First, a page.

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Councillors took only nine minutes this week to discuss and sign off the temporary ban, which includes increased police powers allowing them to immediately search containers and vehicles.
It is identical to last year's ban which, for the first time, included the areas of Bridge Hill and Graveyard Gully Rd in order to align this ban with the permanent liquor ban under which people cannot drink or possess alcohol in public places within Alexandra and Clyde from 10pm until 7am the following day, Thursday to Sunday.
Exceptions are made for people taking unopened alcohol to BYO restaurants or private premises within the ban area.
The Blossom Festival liquor ban also includes the public spaces of Cromwell and will be in place from 7pm on Thursday September 26 until 1am on Monday, September 30.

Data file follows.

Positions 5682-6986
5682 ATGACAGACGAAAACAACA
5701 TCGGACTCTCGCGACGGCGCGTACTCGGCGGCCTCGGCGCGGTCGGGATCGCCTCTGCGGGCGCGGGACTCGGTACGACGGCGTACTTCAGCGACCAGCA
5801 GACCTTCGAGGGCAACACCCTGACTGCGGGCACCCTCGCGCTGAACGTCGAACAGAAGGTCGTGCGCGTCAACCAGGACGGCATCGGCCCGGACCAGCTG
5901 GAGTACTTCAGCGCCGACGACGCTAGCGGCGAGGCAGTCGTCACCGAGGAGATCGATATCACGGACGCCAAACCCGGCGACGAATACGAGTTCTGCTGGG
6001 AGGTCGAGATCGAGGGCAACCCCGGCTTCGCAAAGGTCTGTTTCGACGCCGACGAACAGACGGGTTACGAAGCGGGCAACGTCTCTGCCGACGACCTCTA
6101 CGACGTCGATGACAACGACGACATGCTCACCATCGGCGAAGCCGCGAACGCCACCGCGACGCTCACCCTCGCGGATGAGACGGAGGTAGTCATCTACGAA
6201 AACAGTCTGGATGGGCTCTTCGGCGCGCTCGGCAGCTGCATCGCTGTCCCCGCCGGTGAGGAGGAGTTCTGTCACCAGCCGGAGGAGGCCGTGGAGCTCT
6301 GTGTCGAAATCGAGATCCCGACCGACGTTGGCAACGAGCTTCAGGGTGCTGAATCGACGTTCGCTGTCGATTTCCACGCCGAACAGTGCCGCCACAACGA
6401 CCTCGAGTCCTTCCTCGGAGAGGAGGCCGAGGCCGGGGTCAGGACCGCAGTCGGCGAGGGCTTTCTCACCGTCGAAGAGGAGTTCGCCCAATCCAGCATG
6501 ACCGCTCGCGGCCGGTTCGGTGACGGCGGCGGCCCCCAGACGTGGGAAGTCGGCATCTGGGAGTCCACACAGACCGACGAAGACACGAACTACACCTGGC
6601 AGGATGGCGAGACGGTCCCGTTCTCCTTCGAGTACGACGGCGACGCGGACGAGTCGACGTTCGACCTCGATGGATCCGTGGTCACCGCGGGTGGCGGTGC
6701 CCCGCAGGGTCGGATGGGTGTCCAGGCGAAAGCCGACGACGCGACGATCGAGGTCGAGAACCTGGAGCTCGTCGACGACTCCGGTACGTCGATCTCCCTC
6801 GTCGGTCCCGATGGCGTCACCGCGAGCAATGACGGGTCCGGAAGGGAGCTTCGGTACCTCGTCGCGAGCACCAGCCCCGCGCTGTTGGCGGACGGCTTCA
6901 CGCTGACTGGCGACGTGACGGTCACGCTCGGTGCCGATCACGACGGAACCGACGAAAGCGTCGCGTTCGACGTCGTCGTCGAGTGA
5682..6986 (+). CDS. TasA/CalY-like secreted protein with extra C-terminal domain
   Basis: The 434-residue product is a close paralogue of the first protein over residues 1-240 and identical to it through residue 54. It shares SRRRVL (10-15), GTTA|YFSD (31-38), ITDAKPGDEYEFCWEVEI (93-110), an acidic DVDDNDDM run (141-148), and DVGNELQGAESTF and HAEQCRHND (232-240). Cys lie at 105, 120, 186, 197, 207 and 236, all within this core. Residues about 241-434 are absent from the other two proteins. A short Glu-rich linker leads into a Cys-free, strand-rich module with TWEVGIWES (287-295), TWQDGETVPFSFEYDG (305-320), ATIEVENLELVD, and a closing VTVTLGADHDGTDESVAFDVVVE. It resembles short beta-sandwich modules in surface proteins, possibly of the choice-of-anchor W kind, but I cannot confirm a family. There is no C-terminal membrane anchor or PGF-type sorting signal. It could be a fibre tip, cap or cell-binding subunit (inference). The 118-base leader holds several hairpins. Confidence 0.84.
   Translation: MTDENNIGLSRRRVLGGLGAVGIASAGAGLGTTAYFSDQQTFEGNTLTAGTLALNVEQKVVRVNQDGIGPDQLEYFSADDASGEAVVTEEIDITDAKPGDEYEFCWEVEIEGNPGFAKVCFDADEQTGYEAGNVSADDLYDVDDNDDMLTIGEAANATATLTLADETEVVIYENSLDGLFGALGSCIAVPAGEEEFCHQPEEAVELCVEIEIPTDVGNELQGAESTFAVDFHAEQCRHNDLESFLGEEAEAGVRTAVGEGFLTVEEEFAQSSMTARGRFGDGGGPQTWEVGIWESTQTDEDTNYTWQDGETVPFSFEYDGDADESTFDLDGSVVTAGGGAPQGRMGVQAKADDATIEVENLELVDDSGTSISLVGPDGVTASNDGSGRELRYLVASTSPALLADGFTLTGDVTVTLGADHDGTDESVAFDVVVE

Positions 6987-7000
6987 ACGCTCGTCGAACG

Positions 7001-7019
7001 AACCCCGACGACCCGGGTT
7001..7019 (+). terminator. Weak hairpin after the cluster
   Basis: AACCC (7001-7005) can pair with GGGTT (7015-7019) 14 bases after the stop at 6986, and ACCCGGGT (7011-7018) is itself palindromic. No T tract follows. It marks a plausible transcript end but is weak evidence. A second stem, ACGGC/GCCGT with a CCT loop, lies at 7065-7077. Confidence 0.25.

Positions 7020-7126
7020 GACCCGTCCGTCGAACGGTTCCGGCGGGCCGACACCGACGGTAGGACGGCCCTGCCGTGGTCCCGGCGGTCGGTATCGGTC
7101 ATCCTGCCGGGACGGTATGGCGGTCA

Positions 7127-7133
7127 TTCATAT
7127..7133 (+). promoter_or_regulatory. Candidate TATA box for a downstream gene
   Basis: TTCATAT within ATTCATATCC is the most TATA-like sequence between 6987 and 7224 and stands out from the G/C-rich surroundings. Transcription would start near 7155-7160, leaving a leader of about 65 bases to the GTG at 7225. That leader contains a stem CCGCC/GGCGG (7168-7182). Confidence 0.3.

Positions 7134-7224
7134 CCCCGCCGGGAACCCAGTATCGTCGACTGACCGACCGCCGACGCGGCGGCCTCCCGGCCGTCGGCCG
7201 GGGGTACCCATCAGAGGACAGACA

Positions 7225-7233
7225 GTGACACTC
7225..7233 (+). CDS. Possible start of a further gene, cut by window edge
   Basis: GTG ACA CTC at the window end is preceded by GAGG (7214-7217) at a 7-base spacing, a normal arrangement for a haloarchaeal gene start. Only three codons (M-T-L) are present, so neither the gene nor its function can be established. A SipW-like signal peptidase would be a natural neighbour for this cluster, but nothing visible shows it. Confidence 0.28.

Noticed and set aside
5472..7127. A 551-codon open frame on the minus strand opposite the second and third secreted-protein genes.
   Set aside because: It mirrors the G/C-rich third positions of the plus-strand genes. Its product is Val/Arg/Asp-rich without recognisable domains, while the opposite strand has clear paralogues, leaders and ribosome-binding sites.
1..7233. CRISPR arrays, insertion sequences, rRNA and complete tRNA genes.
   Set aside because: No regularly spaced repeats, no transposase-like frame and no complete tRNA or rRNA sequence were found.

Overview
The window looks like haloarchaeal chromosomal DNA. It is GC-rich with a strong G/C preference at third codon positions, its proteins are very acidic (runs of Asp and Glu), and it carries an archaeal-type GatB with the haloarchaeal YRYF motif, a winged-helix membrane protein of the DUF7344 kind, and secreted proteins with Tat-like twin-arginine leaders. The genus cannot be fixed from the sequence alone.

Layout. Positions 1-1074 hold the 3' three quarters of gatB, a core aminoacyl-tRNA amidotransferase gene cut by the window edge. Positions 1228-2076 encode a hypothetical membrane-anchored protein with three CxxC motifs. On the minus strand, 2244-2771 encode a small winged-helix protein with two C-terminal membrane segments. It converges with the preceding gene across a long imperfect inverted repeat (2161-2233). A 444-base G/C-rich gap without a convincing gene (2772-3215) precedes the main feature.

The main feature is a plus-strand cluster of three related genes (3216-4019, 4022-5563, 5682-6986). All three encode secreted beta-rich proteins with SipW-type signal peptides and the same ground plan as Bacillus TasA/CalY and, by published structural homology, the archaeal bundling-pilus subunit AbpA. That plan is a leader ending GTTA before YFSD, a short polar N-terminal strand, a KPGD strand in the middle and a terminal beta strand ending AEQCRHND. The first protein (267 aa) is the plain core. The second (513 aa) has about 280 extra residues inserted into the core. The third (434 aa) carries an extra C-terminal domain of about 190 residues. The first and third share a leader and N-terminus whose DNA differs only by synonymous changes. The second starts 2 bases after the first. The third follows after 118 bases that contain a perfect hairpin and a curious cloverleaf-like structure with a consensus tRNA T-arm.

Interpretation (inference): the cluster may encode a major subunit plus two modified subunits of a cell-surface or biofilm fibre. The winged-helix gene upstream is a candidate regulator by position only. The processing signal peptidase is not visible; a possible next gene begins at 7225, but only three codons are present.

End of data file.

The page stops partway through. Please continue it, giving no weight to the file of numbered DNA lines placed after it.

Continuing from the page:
Council planning and environment manager Louise van der Voort said a ban had been imposed to cover the main festival period every year since 2004 and was supported by police.
Meetings with police, event organisers and council staff after previous Blossom Festivals ''revealed that the liquor ban was successful in reducing alcohol-related problems in the areas of the bans'', she said in her report to the council.
''Disorderly behaviour and criminal offences linked to consumption of alcohol in public places may spoil the Blossom Festival by having a detrimental impact on the social, cultural, economic and environmental wellbeing of visitors and residents,'' she said.
A special liquor licence held by event organisers will allow festival-goers to drink within a designated area of Alexandra's Pioneer Park on Saturday, September 28, the main day of the festival.
The festival runs from September 27 to 30.